OBJECTIVE

To evaluate the cardiovascular effects of semaglutide by baseline glycated hemoglobin (HbA1c) and change in HbA1c in a prespecified analysis of Semaglutide Effects on Cardiovascular Outcomes in People With Overweight or Obesity (SELECT).

RESEARCH DESIGN AND METHODS

In SELECT, people with overweight or obesity and atherosclerotic cardiovascular disease without diabetes were randomized to weekly semaglutide 2.4 mg or placebo. The primary end point of first major adverse cardiovascular event (MACE) (cardiovascular mortality, nonfatal myocardial infarction, or stroke) was reduced by 20% with semaglutide versus placebo. Analysis of outcomes included first MACE, its individual components, expanded MACE (cardiovascular mortality, nonfatal myocardial infarction, or stroke; coronary revascularization; or hospitalization for unstable angina), a heart failure composite (heart failure hospitalization or urgent medical visit or cardiovascular mortality), coronary revascularization, and all-cause mortality by baseline HbA1c subgroup and categories of HbA1c change (<−0.3, −0.3 to 0.3, and >0.3 percentage points) from baseline to 20 weeks using the intention-to-treat principle with Cox proportional hazards.

RESULTS

Among 17,604 participants (mean age 61.6 years, 72.3% male), baseline HbA1c was <5.7% for 33.5%, 5.7% to <6.0% for 34.6%, and 6.0% to <6.5% for 31.9%. Cardiovascular risk reduction with semaglutide versus placebo was not shown to be different across baseline HbA1c groups and was consistent with that of the overall study for all end points, except all-cause mortality. Cardiovascular outcomes were also consistent across subgroups of HbA1c change.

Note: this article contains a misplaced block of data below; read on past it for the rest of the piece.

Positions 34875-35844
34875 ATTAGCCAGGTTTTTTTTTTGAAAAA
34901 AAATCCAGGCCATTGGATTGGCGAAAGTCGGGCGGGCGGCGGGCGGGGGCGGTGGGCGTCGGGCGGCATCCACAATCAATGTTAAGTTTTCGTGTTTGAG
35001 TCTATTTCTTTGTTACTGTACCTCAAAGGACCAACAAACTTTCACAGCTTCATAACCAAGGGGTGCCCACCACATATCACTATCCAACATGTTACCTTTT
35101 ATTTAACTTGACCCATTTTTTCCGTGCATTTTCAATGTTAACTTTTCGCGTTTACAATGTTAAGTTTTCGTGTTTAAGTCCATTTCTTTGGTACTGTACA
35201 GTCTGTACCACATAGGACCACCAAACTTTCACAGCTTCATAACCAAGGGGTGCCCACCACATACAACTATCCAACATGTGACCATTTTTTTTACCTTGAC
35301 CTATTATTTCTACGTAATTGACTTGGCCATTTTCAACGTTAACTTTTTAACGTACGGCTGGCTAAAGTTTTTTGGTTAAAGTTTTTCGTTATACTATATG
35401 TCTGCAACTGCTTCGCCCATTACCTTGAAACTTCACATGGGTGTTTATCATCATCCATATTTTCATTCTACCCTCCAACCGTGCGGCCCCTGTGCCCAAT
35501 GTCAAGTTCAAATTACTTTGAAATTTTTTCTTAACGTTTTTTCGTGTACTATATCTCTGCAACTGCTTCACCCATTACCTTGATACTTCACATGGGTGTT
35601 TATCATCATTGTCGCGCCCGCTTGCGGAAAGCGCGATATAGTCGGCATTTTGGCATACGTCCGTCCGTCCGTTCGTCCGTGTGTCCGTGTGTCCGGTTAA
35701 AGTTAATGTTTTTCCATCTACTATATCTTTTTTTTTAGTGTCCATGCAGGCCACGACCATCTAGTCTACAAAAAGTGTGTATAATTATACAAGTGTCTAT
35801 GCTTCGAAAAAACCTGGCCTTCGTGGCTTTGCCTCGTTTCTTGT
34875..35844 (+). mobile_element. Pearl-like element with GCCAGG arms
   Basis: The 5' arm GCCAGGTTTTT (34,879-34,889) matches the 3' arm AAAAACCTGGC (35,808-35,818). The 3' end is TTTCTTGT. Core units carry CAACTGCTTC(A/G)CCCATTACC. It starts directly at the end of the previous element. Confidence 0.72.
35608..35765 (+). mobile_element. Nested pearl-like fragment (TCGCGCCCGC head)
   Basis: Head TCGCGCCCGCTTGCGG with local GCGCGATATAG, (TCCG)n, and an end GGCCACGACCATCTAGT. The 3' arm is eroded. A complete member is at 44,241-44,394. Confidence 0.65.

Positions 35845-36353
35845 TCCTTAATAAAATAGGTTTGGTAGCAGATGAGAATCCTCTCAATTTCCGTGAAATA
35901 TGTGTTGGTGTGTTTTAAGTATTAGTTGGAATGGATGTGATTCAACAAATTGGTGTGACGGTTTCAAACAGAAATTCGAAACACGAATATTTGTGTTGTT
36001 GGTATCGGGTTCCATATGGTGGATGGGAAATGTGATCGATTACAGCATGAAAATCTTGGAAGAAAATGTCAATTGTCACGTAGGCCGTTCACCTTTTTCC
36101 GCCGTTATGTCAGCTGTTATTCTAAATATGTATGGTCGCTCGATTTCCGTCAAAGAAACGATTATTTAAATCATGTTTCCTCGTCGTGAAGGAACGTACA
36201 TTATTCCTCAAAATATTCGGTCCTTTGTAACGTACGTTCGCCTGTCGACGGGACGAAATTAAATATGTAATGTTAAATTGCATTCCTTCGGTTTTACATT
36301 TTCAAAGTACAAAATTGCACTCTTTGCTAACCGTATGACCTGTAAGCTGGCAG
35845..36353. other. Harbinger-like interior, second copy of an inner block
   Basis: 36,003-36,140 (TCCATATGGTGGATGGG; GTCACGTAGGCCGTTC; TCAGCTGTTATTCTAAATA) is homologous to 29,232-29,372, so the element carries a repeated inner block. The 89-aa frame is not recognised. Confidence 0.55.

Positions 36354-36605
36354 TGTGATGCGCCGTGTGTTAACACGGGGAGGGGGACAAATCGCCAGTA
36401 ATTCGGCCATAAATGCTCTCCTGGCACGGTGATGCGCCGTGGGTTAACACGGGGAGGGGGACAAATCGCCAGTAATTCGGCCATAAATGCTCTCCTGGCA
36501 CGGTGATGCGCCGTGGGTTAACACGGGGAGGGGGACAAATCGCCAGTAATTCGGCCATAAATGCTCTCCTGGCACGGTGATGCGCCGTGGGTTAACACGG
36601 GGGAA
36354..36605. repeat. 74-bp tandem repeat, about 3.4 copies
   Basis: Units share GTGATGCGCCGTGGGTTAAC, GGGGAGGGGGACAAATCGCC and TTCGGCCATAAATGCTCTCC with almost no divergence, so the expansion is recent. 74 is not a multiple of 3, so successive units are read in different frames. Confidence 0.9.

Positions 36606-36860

CONCLUSIONS

In people with overweight or obesity and established atherosclerotic cardiovascular disease but not diabetes, semaglutide reduced cardiovascular events irrespective of baseline HbA1c or change in HbA1c. Thus, semaglutide is expected to confer cardiovascular benefits in people with established atherosclerotic cardiovascular disease who are normoglycemic at baseline and/or in those without HbA1c improvements.

Clinical trial reg. no. NCT03574597, clinicaltrials.gov

This article contains supplementary material online at https://doi.org/10.2337/figshare.25777446.

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A list of the SELECT Trial Investigators can be found in the supplementary material of Lincoff et al. N Engl J Med 2023;389:2221–2232. DOI: 10.1056/NEJMoa2307563.

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